The only known barrier to aerobic growth on citrate is the inability to transport citrate into the cell when oxygen is present (Hall 1982; Reynolds and Silver 1983; Pos, Dimroth, and Bott 1998). E. coli has a citrate transporter, called CitT, but it is expressed only when no oxygen is present (Pos, Dimroth, and Bott 1998). It would seem that evolving an aerobic citrate-using, or Cit+, phenotype would be a relatively simple matter of altering the citT gene’s regulation. Nonetheless, spontaneous Cit+ mutants of E. coli are extraordinarily rare. Only one spontaneous Cit+ mutant of E. coli was reported over the entire twentieth century (Hall 1982). Moreover, while Cit+ E. coli strains have been isolated from the environment, they have all been found to carry plasmids from which foreign citrate transporters were expressed (Ishiguro, Oka, and Sato 1978; Ishiguro et al. 1979). Clearly, the evolution of a Cit+ trait is more difficult than it would first appear.

In early 2003, after more than thirty-three thousand generations of evolution, one population, called Ara–3, suddenly got several-fold larger, and its culture much cloudier, as shown in Figure 2 (Blount, Borland, and Lenski 2008). Further study showed that the population was full of Cit+ cells that could grow in media that contained citrate as the only available food source. Despite initial fears of contamination, the Cit+ cells showed a number of traits and mutations peculiar to the Ara–3 population. The conclusion was inescapable: a Cit+ variant had spontaneously evolved. Later investigation showed that the Cit+ trait first evolved sometime between 31,000 and 31,500 generations. Early Cit+ variants grew very weakly on citrate, and so they remained a tiny minority in the population. Natural selection gradually refined the Cit+ trait over the next 2,500 generations until strongly Cit+ variants evolved that were able to rise to high frequency in the population, causing the population expansion that clued us in to the metabolic innovation’s evolution (Blount, Borland, and Lenski 2008; Blount et al. 2012).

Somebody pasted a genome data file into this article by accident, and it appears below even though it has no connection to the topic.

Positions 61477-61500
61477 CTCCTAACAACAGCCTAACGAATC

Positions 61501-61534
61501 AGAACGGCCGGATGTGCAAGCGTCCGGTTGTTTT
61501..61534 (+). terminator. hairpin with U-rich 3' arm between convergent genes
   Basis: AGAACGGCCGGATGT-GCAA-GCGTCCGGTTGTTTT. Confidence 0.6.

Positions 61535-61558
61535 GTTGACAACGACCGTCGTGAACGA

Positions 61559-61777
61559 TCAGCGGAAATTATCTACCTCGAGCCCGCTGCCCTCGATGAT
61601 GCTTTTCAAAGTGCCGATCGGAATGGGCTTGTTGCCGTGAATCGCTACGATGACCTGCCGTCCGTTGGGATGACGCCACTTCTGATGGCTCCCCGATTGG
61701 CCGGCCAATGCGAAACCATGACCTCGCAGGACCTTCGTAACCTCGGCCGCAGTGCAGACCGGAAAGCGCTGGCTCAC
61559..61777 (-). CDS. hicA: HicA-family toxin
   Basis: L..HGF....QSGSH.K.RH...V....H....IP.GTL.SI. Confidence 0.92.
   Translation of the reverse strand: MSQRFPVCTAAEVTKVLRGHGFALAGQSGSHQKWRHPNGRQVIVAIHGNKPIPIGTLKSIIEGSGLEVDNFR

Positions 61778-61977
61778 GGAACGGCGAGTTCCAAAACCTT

The Cit+ trait has been the most significant evolutionary change observed during the LTEE so far, and it has proven to be the proverbial gift that keeps on giving. It is a key adaptation that presents a chance to study the origins of evolutionary novelty, and how bacteria adapt to new niches and resources. A Cit subpopulation persisted as a small minority in the population after Cit+ became dominant, which provides an opportunity to examine a new ecology as it evolves (Turner et al., In Review). Cit+ also transcends the accepted range of variation for E. coli, and might just be an incipient species that could be used to examine speciation—what Darwin and Herschel called “that mystery of mysteries”—in a highly characterized and easily manipulated system. Finally, Cit+ is a rare instance in which the evolutionary contingency of a novel trait can be empirically assessed. The remainder of this paper will focus on this aspect of Cit+ evolution and its broader implications.